Are Bureaucrats Budget-Maximizers?
Even if bureaucrats carry out the wishes of the voters and the decisions of politicians by performing various sorts of tasks, it is, according to the third assumption of the public-choice school, their self-interest that best accounts for their actions. It is not a will to be the loyal servant that leads bureaucrats constantly to expand their administration but rather, it is claimed, an ambition to improve their salaries and other perquisites. What has lent this idea certain credence is of course the rapid expansion of the public sector in the last few decades. Everyone knows that the number of bureaucrats has increased again and again. In many quarters this development is regarded as a serious strain on the political system with the consequence that the political debate during the 1980s has come to be characterized by cries for budget cuts and a general critique of bureaucracy.
To accept the self-interest hypothesis on the evidence of such administrative expansion is however to buy a pig in a poke. Before jumping to conclusions one should look to see if there are not other explanations of the growth of the public sector. In this chapter the hypothesis that the growth of bureaucracy is best explained by the self-interest of the bureaucrats will be critically examined.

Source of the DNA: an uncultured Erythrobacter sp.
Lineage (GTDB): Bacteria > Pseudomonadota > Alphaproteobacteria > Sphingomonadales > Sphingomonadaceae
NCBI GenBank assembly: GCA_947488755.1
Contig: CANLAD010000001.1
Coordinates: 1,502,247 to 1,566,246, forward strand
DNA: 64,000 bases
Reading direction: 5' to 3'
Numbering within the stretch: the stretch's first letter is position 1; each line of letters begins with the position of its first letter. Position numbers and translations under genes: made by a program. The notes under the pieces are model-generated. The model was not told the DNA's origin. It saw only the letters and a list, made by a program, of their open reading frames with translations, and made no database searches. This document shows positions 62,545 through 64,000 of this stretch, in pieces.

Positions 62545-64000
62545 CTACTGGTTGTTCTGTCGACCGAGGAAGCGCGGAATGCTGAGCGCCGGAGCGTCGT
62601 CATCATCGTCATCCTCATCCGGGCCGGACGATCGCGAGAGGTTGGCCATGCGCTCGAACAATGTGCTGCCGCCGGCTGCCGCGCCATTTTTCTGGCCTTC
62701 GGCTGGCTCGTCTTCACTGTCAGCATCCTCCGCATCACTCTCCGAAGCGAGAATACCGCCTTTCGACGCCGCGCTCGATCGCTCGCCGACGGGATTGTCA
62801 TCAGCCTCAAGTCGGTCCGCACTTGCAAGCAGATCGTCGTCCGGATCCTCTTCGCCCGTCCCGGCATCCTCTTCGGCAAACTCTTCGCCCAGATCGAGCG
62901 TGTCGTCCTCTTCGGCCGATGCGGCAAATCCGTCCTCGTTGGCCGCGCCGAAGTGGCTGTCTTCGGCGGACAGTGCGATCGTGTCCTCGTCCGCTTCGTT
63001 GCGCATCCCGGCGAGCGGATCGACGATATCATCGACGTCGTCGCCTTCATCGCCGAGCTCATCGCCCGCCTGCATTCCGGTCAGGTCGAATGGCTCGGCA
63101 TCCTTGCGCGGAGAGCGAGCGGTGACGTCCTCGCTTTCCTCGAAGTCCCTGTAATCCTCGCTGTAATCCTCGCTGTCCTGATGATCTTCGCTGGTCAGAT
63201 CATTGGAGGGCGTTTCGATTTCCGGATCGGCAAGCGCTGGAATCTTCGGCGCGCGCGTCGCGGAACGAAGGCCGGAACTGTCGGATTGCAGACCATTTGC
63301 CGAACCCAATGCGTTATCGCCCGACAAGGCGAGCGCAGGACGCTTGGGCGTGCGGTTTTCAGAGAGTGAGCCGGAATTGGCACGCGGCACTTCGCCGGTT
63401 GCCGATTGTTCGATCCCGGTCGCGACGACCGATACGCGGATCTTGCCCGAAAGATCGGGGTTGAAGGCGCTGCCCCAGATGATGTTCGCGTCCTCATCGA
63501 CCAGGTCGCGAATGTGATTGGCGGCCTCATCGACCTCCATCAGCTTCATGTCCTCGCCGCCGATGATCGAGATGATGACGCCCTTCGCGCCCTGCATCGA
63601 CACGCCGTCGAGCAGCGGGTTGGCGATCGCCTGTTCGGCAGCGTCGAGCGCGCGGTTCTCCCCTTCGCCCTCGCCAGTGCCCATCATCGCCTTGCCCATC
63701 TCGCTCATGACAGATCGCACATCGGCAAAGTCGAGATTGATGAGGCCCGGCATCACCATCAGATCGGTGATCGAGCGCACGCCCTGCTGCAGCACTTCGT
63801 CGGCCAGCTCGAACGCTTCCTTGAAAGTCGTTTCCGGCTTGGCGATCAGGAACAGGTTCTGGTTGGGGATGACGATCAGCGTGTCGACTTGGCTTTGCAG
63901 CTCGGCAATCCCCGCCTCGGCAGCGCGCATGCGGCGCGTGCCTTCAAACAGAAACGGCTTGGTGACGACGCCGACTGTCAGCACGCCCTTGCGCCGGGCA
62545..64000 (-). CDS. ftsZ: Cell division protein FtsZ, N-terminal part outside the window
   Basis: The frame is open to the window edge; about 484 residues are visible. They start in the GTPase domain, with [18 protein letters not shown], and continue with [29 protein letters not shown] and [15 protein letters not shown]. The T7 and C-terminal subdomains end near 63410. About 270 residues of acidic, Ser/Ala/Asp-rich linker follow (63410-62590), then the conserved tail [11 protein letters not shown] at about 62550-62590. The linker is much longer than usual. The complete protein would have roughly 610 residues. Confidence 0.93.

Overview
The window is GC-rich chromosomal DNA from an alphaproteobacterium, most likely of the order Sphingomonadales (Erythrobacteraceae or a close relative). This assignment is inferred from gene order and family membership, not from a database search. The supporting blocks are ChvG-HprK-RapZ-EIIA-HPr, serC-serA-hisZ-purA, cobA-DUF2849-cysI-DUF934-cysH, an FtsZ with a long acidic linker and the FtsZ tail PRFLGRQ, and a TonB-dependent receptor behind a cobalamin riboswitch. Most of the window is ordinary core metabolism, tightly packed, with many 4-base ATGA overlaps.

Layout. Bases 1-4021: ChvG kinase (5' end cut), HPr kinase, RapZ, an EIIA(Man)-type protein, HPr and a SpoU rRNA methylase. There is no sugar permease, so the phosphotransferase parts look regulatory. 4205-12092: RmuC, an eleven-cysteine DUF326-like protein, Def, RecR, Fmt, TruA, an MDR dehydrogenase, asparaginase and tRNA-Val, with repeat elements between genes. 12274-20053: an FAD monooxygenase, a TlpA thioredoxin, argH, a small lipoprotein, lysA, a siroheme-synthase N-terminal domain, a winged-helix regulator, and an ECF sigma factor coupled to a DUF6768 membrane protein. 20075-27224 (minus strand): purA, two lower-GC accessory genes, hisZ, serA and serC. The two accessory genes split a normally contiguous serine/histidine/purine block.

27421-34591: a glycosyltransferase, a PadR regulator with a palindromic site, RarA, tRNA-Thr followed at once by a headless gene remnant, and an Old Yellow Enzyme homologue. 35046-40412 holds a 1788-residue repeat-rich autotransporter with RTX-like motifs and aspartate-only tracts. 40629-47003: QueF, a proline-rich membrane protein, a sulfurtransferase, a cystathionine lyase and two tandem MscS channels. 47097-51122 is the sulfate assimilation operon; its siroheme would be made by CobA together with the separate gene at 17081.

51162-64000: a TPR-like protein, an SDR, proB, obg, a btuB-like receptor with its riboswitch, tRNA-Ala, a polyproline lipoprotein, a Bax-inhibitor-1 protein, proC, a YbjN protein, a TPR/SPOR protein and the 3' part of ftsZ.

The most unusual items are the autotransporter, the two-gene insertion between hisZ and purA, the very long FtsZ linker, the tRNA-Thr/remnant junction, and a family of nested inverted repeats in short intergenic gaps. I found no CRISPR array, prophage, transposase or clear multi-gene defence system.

As was mentioned in Chapter 1, the hypothesis has been formulated by such leading members of the public-choice school as Tullock, Downs, and Niskanen. The latter's study Bureaucracy and Representative Government ( 1971) has come to be the most renowned and will be taken here to represent the position of the public-choice school regarding the third level--bureaucracy--in our analysis of self- interest and public interest in Western politics.
Economists have developed a demand model to depict consumer